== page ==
P-054 YI Enteric Infection in Relapse of Inflammatory Bowel Disease: The Utility of Broad Stool PCR Testing

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The similar clinical presentations and laboratory findings in relapse of IBD and enteric infection pose substantial barriers to diagnosis and treatment. Infection with a wide range of gastrointestinal pathogens has been reported in association with relapse of IBD, with Clostridium difficile considered the most concerning. The increasing availability of rapid, highly sensitive, and highly specific nucleic acid amplification tests have improved gastrointestinal pathogen diagnostics. The objective of this study was to investigate the incidence, etiology, predictors, and treatment of enteric infection in relapse of IBD.


The medical records of 165 patients from Columbia University Medical Center with IBD who underwent a total of 234 gastrointestinal pathogen panel PCR (BioFire FilmArray, Salt Lake City, Utah) and C. difficile PCR (Cepheid Xpert) stool tests during an exacerbation of IBD were reviewed. The gastrointestinal pathogen PCR panel detects 22 enteric targets including common bacteria, parasitic, and viral pathogens. Baseline characteristics, PCR outcomes, and medication exposures (including 5-ASAs, corticosteroids, immunomodulators, biologics, antibiotics, proton pump inhibitors) were collected. Baseline characteristics were compared with the Chi-square test and the T test where appropriate. Logistic regression analysis was used to identify predictors of enteric infection.


Of 234 PCR tests ordered during relapse of IBD, 34 (14.5%) were positive for C.difficile and 29 (12.4%) were positive for other enteric pathogens, with E.coli species (18) as the most common. Other enteric species detected included Campylobacter (6), Rotavirus (3), Shigella (2), Norovirus (2), Vibro species (1), Salmonella (1), and Saprovirus (2). Between patients who tested positive for C.difficile, positive for other enteric pathogens, or negative for both, there were no differences in IBD subtype, gender, ethnicity, median duration of disease, previous IBD medication exposure, IBD medication exposure at testing, proton pump inhibitor use, or hospitalization requirement (P > 0.05). Although few patients were exposed to vedolizumab (14), it was not associated with an increased risk of enteric infection. Patients with a previous history of C.difficile (OR 2.6, P = 0.011) or previous exposure to antibiotics within 90 days prior to testing (OR 2.2, P = 0.049) were more likely to test positive for C.difficile. All patients with C.difficile were treated, with the majority (23, 67.6%) receiving PO vancomycin. Less than half of patients with other enteric pathogens were treated for their infection (13, 44.8%). Patients with C.difficile had a longer median length of hospital stay (8.5 d) compared to patients without the infection (5 d; P = 0.005). Patients who tested negative for enteric infections were more likely to have IBD medications added or up-titrated (OR 2.6, P = 0.031).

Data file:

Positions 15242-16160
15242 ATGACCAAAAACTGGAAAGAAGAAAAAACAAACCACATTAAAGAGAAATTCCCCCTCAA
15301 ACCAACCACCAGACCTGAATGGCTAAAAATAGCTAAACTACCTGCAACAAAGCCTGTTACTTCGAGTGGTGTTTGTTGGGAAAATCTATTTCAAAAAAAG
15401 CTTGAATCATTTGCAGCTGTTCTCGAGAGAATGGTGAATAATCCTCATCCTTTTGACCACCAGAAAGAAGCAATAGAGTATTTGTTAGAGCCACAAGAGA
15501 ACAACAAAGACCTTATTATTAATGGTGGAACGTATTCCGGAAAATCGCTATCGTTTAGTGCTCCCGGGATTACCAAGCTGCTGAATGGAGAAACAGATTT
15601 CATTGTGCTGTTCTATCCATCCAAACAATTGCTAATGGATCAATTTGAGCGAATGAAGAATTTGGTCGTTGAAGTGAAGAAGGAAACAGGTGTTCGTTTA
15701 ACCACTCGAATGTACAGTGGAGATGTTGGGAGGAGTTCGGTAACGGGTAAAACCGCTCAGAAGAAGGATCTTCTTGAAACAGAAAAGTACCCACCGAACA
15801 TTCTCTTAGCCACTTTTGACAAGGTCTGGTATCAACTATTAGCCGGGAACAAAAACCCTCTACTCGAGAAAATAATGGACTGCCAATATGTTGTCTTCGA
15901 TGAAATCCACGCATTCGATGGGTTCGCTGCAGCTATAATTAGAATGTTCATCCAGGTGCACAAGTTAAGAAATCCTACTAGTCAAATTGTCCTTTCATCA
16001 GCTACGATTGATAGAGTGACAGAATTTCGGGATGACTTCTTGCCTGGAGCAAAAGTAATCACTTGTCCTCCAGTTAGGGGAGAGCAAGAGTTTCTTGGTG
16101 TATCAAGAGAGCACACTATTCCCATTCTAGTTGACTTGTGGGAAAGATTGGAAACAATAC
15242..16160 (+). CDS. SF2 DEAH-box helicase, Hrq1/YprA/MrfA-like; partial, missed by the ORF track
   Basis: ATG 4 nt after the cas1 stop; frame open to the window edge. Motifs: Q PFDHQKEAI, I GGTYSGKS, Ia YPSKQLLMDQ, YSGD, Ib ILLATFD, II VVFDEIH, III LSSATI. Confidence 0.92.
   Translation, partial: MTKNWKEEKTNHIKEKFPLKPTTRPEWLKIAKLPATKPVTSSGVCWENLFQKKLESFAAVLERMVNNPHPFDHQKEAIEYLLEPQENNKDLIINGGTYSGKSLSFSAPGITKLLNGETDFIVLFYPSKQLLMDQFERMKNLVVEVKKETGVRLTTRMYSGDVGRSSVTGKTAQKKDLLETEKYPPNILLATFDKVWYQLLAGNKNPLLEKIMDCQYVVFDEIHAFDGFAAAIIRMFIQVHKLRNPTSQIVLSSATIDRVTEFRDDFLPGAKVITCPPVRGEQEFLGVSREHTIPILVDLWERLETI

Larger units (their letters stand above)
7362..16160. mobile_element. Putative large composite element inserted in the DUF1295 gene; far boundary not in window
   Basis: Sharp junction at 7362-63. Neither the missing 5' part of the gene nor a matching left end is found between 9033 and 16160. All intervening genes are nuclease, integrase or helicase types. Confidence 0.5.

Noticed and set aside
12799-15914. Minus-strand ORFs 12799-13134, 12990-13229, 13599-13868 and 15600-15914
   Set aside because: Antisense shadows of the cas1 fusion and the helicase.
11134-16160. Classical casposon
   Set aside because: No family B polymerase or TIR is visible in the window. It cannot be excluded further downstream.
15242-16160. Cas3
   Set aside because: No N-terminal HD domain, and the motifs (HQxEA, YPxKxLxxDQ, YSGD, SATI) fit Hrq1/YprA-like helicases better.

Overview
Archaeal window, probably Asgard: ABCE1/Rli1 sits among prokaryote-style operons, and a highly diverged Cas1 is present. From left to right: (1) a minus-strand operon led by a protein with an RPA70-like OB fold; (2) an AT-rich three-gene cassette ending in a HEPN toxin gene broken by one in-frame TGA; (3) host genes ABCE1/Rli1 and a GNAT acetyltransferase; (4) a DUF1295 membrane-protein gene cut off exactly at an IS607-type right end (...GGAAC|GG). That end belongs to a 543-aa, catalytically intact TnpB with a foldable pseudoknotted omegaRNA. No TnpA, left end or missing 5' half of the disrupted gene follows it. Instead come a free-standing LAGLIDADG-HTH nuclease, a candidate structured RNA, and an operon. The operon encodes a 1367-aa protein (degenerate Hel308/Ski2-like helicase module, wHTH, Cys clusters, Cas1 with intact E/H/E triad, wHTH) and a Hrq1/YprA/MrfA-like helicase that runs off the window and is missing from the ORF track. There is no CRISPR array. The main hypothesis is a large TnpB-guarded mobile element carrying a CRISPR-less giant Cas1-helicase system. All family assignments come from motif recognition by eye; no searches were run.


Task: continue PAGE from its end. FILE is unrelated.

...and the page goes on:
In this cohort, enteric infection was detected in 63 (26.9%) relapses of inflammatory bowel disease, with C.difficile the most frequent culprit followed by E.coli species. Exposure to medications for IBD was not associated with C.difficile or other enteric infections. Negative stool gastrointestinal pathogen and C.difficile PCR testing was associated with a change in IBD management. Broad enteric PCR testing should be considered during relapse of IBD as it predicted IBD management. Further study should explore specific enteric pathogens with IBD disease course and outcomes.

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